Neuro Linguistic Programming NLP was developed by Richard Bandler and John Grinder from studying three leading therapists, Milton Erickson, Virginia Satir and Fritz Perls. Since then it has become a leading toll in business management, sales, education, training, personal coaching and sports as well as therapy and many other areas.
NLP AS PHILOSOPHY
However NLP can also be viewed as a life philosophy. In particular, NLP can be used to help us decide how we should live our lives (i.e. ethics), the nature of reality (metaphysics) and the nature of knowledge (i.e. epistemology).
The remainder of this article discusses the philosophy of Neuro Linguistic Programming, focusing in particular on the NLP Presuppositions.
NLP can itself be viewed as an epistemology, in the sense that it has basic presuppositions upon which the rest of the discipline is built. The detailed presuppositions vary depending upon the teacher, author, or school of NLP with which one is dealing with, although most are common to all practitioners.
Common Neurolinguistic Presupposition include:
1. The map is not the territory.
2. Everyone lives in their own unique model of the world.
3. The positive worth of an individual is held constant; it is only behavior which may not be appropriate.
4. Every behavior has a positive intention.
It should be noted that the Presuppositions of NLP are not deemed to be true or false. They are considered to be useful in doing therapy or simply living our lives.
THE ETHICS OF NLP
You will note from the above presuppositions that NLP puts value on the individual, irrespective of the behavior that they may be engaged in at any particular time. This is a vital belief for a therapist who may be treating a disturbed individual, who engages in self destructive or otherwise negative behavior.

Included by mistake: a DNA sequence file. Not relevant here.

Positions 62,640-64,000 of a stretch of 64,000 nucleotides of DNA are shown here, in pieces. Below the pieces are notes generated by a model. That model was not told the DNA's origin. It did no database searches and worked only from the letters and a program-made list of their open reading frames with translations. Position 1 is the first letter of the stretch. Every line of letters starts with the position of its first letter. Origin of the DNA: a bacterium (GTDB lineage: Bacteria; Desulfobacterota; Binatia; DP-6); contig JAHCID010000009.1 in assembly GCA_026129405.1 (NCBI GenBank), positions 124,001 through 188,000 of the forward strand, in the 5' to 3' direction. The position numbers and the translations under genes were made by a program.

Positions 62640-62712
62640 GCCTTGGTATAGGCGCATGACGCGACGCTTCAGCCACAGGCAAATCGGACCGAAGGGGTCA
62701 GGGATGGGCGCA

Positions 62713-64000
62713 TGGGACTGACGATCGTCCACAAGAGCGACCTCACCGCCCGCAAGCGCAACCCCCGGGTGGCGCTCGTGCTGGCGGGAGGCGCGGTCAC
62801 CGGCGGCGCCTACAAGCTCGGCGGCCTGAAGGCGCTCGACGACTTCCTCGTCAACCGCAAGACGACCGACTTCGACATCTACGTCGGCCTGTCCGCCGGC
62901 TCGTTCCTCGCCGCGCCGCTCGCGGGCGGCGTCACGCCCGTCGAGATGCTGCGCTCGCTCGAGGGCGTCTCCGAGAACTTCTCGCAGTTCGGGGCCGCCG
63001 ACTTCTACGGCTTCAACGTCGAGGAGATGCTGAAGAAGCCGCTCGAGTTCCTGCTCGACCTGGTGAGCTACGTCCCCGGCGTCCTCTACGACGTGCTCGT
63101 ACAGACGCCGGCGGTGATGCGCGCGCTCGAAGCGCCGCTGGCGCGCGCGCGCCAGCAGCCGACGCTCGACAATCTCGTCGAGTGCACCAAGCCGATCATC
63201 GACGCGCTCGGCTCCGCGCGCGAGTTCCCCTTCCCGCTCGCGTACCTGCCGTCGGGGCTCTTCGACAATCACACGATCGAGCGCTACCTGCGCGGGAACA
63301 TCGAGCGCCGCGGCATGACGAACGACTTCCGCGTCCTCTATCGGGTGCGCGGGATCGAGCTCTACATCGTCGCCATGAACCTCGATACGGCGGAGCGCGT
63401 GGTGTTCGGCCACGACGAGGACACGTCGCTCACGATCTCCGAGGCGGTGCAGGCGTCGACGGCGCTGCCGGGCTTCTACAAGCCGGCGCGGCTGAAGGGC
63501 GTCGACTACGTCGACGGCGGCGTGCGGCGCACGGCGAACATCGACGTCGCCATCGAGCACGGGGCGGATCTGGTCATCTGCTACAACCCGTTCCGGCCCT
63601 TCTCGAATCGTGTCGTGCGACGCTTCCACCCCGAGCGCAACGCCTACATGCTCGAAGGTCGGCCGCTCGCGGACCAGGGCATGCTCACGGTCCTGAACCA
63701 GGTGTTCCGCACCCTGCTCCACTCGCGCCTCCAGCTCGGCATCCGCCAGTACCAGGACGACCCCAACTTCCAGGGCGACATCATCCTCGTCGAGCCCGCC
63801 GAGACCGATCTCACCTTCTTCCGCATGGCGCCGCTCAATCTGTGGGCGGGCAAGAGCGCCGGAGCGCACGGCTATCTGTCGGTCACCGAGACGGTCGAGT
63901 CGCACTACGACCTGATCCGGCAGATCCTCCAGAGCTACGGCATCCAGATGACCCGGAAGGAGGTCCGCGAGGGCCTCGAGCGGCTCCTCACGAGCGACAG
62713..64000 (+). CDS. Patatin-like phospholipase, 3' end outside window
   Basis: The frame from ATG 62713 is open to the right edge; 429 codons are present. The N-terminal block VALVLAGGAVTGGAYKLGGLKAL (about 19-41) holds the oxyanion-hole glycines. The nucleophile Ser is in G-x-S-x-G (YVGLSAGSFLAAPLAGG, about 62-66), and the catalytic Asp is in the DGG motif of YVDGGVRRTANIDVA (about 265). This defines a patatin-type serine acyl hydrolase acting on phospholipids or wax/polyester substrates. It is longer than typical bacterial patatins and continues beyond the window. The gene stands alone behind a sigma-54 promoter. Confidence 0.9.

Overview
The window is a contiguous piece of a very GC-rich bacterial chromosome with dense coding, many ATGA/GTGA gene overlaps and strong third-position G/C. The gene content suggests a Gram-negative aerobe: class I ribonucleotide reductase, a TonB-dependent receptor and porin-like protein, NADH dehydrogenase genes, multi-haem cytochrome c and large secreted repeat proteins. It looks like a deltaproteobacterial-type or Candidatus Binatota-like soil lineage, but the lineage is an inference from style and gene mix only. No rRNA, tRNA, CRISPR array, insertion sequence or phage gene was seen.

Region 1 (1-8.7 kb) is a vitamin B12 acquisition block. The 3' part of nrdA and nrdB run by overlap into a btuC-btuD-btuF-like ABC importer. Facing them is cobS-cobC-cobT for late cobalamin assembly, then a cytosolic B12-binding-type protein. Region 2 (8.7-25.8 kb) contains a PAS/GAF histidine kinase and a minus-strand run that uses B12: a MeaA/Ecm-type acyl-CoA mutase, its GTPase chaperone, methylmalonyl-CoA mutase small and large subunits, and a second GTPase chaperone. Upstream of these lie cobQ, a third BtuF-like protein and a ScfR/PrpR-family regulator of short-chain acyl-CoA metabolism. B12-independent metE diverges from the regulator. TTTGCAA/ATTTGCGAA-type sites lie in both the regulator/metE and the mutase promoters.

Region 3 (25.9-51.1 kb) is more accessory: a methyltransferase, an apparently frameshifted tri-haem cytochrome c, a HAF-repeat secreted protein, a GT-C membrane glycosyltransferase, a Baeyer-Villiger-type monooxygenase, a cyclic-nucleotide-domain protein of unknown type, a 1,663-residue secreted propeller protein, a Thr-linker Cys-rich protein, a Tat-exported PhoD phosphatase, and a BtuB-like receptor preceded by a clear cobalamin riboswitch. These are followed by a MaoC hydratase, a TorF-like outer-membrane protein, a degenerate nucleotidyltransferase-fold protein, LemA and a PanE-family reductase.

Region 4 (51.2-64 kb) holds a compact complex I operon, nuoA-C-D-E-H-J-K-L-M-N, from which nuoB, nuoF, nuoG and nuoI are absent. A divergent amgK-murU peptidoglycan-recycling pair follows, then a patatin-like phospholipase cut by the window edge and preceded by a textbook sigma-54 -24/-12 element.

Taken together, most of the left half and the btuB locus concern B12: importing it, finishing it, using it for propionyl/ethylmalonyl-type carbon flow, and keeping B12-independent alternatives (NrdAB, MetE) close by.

In fact, valuing the other as an individual is the basis of many ethical and religious systems.
In addition, not only does each individual have a constant positive worth, each behavior has a positive intention. So even when someone does something that could really annoy us, by believing that they have a positive intention we give ourselves permission to think the best and move on without experiencing anger. Someone cuts you off in traffic, you can get mad, or you can wonder what emergency they are going to, or what other issues they have in their life that make them behave in that way.
NLP teaches us that each individual has their own map or model of the world, which is unique to that individual. In NLP we are taught to respect those maps. So, when we meet another person, we can be respectfully curious about their map of the world, curious about their beliefs and values, curious about how they see things, and what they feel.
NLP actually goes further than this. It tells us that the map is not the territory. That our map is not reality. Not just other people’s map, but our map as well. It tells us that we have no monopoly on being right, and in fact we are by definition wrong, at least to the extent that we think we’re right!
As we study NLP and take the Presuppositions of NLP to heart, we will begin to respect other people and ourselves more. Knowing that each person has a unique map allows us the space to accept and even value the differences that exist.
We can also begin to accept our own weaknesses as we separate our behavior from our identity. This gives us the ability to look at our own weaknesses with empathy and know that we can change them without losing our self.